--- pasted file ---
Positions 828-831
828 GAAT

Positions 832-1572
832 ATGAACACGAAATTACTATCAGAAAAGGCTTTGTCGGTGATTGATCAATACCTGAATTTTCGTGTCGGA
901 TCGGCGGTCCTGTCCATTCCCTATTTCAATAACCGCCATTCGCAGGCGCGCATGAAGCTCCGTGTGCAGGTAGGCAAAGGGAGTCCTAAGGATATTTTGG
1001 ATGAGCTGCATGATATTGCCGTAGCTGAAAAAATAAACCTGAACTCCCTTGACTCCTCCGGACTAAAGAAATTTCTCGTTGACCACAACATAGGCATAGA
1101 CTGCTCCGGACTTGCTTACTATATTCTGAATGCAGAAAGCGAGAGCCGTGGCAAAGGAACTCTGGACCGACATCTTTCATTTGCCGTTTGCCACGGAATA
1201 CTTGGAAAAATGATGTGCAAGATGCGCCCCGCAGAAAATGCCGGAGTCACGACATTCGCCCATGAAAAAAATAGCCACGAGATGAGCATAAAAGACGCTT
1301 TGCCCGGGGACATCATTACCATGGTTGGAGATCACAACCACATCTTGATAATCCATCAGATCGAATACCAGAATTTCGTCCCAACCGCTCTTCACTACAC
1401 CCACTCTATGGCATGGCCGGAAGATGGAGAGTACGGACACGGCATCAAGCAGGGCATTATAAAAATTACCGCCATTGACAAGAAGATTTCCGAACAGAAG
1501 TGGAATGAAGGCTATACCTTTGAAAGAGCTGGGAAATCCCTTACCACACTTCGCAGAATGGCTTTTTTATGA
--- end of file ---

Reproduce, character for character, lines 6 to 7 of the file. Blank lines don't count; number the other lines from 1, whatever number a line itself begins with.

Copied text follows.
1001 ATGAGCTGCATGATATTGCCGTAGCTGAAAAAATAAACCTGAACTCCCTTGACTCCTCCGGACTAAAGAAATTTCTCGTTGACCACAACATAGGCATAGA
1101 CTGCTCCGGACTTGCTTACTATATTCTGAATGCAGAAAGCGAGAGCCGTGGCAAAGGAACTCTGGACCGACATCTTTCATTTGCCGTTTGCCACGGAATA